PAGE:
The uncertainty arose because there were only two outs in the bottom of the fifth, despite the fact that East Cobb had just scored six runs in the inning to extend a narrow 4-2 lead and invoke the eight-run mercy rule. Yankees players and fans reluctantly celebrated near the dugout and in the stands before first base coach David Boyd conferred with the home plate umpire, who then called an end to the game.
That’s when the real celebration began.
With the game’s end confirmed, the Yankees’ players rushed towards the mound to dogpile on winning pitcher Jared Jillson, who yielded only two earned runs on five hits while striking out four in five innings.
The victory marked the seventh national championship for the Yankees program, but the first in the 11-year-old WWBA tournament. East Cobb had previously won the 1994 Babe Ruth World Series and Connie Mack series in 1999, 2001, ’03, ’05 and ’08.
After losing to the San Diego Show in last year’s WWBA championship, the Yankees made it back to the title game this season, outscoring opponents 115-27 en route to a 12-0 mark. They scored 10 or more runs seven times, including their last four playoff contests.
“This is a really sweet win,” said James Beavers, who has coached the Yankees program since its inception in 1979 at Atlanta’s Chastain Park. “We played the team in the first round of the playoffs that beat us last year, so I think that kind of gave us a little momentum to move forward. We just started swinging the bats with a lot of confidence and pitching with confidence. You put those two together and you’re going to win a lot of ball games.
“It means a lot to win this tournament. There are a lot of championship banners on the fence when you come (into the East Cobb Complex), so it will be great to see ours hanging up there next year.”
Unlike their two previous games, in which they climbed back from early deficits, the Yankees took the lead early Friday and never trailed.
Rising Walton senior Stephen Wrenn was hit by pitch to lead off the game and eventually scored on a sacrifice fly by recent Marietta graduate Dansby Swanson.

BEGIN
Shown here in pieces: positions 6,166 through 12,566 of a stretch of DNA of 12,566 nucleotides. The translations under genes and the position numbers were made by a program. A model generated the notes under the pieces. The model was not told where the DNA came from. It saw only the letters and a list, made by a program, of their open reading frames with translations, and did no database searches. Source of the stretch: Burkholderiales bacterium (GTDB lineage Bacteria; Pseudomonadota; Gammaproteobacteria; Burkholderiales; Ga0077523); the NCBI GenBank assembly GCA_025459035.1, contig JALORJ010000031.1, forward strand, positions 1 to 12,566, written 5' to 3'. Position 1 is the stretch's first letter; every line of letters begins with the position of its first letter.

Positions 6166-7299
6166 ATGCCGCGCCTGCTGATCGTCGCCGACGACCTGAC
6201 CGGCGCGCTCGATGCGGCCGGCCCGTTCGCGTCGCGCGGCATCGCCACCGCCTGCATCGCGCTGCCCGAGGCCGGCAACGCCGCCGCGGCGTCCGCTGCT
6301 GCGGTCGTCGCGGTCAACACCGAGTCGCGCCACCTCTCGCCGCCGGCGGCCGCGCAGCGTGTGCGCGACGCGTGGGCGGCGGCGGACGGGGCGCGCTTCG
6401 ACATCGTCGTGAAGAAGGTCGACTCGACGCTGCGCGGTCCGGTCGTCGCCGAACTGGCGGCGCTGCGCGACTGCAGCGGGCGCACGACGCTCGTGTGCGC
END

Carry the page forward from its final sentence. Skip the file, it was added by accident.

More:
The Merrick, N.Y.-based Marlins tied the score on Brick Paskiewicz’s RBI groundout in the top of the third inning, but East Cobb jumped back in front in the bottom half as Wrenn singled, stole second, moved to third on Connor Justus’ single and scored on Swanson’s fielder’s choice.
Fourth-inning walks to Tim Yandel and Brandon Gold led to a two-out, two-run double from Austin Norrell that gave the Yankees a 4-1 lead. Jovan Hernandez’s solo home run in the top of the fifth left the Marlins trailing 4-2.
Paskiewicz, who relieved starter Dalton Thompson in the bottom of the fifth, allowed all five Yankee hitters he faced to reach base. Tanner Kiest, who then came in for Paskiewicz, didn’t fare any better, giving up walks or singles to four of the five hitters he saw. Combined, the duo yielded six runs on six hits, walked two and threw four wild pitches in two-thirds of an inning.
Swanson, Chase Scott, Norrell and Knox all had RBI singles in the fifth. Douglas Miller tripled and later scored on a wild pitch.
Wrenn went 2-for-2 with three runs, while Justus was 3-for-3 with a run.
“This means so much (to win a national championship),” Wrenn said. “This team is like a family. I’ve never had a team this close, and there was no way we were going to lose this.
“It seems like, every time we play, there’s a spark that starts something, and then it just snowballs from there. All we need is a little something to get us started and we start rolling and the hits start coming and the runs start coming and everything comes together. It’s something different every inning, but it gets us going.”
Swanson, a Vanderbilt signee and 38th-round draft pick of the Colorado Rockies, went 1-for-2 with three RBIs. Norrell was 2-for-3 with three RBIs and Miller and Knox each had an RBI. Yandel was 0-for-2, but he drew two walks and scored twice.
“This is absolutely amazing,” Swanson said. “I can’t even describe it. We’ve been working so hard for this, and to finally come together as a team is pretty special. We have such a tradition around here with the Yankees. It’s incredible to accomplish this for the coaches and for my teammates because we’re like brothers for each other. I’m so proud to be a part of this team.”
East Cobb reached the final with a 10-3 six-inning win over the Dulin Dodgers in Friday morning’s semifinal. The Yankees trailed 3-0 through 2½ innings, but scored 10 unanswered runs, including five in the third, to earn the victory.
Yankees right-hander Lucas Brown, a recent Allatoona graduate, was named the tournament’s most valuable pitcher. He went 3-0 in four games — two starts, two relief appearances — with a 1.13 ERA, 17 strikeouts, two earned runs, seven hits and no walks over 16 innings.
“This is probably the greatest award I’ve ever had in my life so far and, hopefully, there’s more to come” said Brown, who will attend Northwest Florida State College next year. “I just tried to throw strikes out there. I knew my team would help me out with runs and good defense, so I stayed confident and tried to do my job.”
The Marlins’ Grant Diede, a California signee, was named the most valuable player after going 16-for-28 (.571) with two doubles, three home runs, three stolen bases, 17 runs scored and 11 RBIs in 12 games.